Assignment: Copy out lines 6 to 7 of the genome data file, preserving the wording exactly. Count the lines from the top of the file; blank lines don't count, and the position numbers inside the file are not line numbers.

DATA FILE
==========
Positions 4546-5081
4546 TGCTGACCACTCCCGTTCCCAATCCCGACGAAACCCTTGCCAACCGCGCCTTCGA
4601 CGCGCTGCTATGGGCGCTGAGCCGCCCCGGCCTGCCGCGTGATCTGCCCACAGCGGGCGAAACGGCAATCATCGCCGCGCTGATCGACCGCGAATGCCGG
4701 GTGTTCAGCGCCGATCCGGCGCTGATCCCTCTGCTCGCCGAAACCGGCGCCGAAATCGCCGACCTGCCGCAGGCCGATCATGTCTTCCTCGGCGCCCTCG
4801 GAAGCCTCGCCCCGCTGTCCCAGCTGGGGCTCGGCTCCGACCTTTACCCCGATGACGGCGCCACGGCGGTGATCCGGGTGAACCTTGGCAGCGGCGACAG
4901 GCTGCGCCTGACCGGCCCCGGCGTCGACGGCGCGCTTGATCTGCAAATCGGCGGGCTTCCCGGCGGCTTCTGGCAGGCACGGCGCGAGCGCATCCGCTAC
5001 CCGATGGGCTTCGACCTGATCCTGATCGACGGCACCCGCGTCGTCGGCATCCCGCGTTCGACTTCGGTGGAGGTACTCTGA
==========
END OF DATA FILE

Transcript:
4901 GCTGCGCCTGACCGGCCCCGGCGTCGACGGCGCGCTTGATCTGCAAATCGGCGGGCTTCCCGGCGGCTTCTGGCAGGCACGGCGCGAGCGCATCCGCTAC
5001 CCGATGGGCTTCGACCTGATCCTGATCGACGGCACCCGCGTCGTCGGCATCCCGCGTTCGACTTCGGTGGAGGTACTCTGA